This self-driving, autonomous driverless tractor concept, could revolutionize agriculture
In May 2018, the world population was estimated to have reached 7.6 billion people. It took over 200,000 years of human history for the world’s population to reach 1 billion; and only 200 years more to reach 7 billion. Over the last century alone, the global population has quadrupled. In 1915, there were 1.8 billion people in the world.
According to the most recent estimate by the UN, the world population is estimated to reach 9.7 billion by 2050. This means the world’s current food production will have to grow by 70% to support and feed a growing population by the year by 2050. Farmers also need to be equipped with tools to help them glean insights into how to improve their yields and make informed decision.
We are now faced with many challenges of how we can meet the world’s food needs, respecting the environment, taking into account that population is set to reach 9.7 billion by 2050 and arable land decreases by 100,000 hectares per year, global agricultural production needs to double in the next 30 years to cope with demand. We cannot address these challenges without investment in new technologies along with government policy changes and long-term implications of these technologies.
At the forefront of these new technologies are agritech startups like Augmenta, Root AI, Taranis (we wrote about Taranis in 2018), Prospera, and others. Surprisingly, there are also decade-old companies re-inventing the way agriculture is done. Some of these companies include John Deere and CNH Industrial. CNH Industrial unveiled its first autonomous (remote) tractor concept in 2016. Just last October, John Deere also unveiled its new ‘driverless’ tractor concept.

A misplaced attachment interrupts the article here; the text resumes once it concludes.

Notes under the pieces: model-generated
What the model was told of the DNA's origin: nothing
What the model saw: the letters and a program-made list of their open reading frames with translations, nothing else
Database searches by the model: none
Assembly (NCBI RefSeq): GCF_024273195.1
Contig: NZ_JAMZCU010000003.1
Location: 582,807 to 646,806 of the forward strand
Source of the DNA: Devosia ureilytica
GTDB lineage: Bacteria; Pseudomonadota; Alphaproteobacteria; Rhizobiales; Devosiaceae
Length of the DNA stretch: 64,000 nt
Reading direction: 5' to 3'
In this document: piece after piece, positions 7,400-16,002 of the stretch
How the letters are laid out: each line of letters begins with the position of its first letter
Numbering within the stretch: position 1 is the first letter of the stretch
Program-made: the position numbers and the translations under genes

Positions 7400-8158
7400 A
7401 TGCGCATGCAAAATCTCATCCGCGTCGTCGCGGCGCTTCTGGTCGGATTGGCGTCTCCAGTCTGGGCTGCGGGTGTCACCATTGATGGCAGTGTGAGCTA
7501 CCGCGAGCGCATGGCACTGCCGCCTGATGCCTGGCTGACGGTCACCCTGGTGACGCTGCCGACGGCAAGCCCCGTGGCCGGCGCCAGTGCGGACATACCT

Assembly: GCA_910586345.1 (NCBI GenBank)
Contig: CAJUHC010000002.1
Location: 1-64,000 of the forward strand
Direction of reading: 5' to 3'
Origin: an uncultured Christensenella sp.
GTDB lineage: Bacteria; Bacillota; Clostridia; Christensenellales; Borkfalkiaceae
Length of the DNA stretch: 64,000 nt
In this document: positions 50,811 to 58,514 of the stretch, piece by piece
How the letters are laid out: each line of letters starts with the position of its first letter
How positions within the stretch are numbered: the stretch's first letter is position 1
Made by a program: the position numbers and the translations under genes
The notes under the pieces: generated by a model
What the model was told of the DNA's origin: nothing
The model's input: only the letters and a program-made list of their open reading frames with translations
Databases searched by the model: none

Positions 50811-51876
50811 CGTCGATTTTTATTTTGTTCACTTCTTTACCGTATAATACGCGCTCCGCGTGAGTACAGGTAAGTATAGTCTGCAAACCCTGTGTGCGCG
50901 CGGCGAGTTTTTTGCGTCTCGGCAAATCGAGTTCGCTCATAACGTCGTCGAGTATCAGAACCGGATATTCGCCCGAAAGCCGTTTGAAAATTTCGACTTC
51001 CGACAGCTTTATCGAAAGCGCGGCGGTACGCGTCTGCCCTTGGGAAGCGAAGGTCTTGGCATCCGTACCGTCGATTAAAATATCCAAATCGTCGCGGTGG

You may be wondering that driverless tractors has been around for years now. The point is, this is the first serious concept we have seen from one of America’s big equipment manufacturers. What is also amazing about CNH Industrial’s autonomous tractor concept is, a farmer can remotely run several of these machines at the same time and farm 24 hours a day. The CNH Industrial’s autonomous tractor concept is based on Case branded-machine.
On August 30, 2016, the agri-company gave the public a glimpse at what the future of agriculture could look like at the 2016 Farm Progress Show in Boone, Iowa, USA with a public preview of its concept autonomous tractor technology. Unlike the existing auto-steering and telematics already available on today’s tractors, the CNH Industrial’s fully-autonomous driverless tractor concept takes autonomous technology to a new height. CNH Industrial’s concept autonomous tractor is truly independent and driverless. It was developed to help farmers and agribusinesses sustainably boost production and productivity through the ability to make the most of ideal soil and weather conditions, as well as available labor.
Based on the existing Case IH Magnum and New Holland T8 high-horsepower conventional tractors, and using GPS in conjunction with the most accurate satellite correction signals for ultra-precise guidance and immediate recording and transmission of field data, the CNH Industrial autonomous tractor concept has been designed to allow completely remote deployment, monitoring and control of the machines.
In conclusion, it is not all about technology. The question on everyone’s mind is what about the the legal implications of this technology? What happens when something goes wrong? Is the tractor owner, the operator, or the manufacturer liable? These are legal questions and lawmakers have to put laws in place to address the challenges. The other question is that of cost. Most farmers, especially family-owned farms here in the United States, cannot cannot afford to buy these machines. Just like electric car incentives, the government may have to provide similar incentives to farmers to accelerate the adoption of these technologies.
In the meantime, below is full version of the CNH Industrial Autonomous Tractor Concept. I was filmed entirely on location on a working farm in Kentucky. All live footage is original and without CGI enhancements.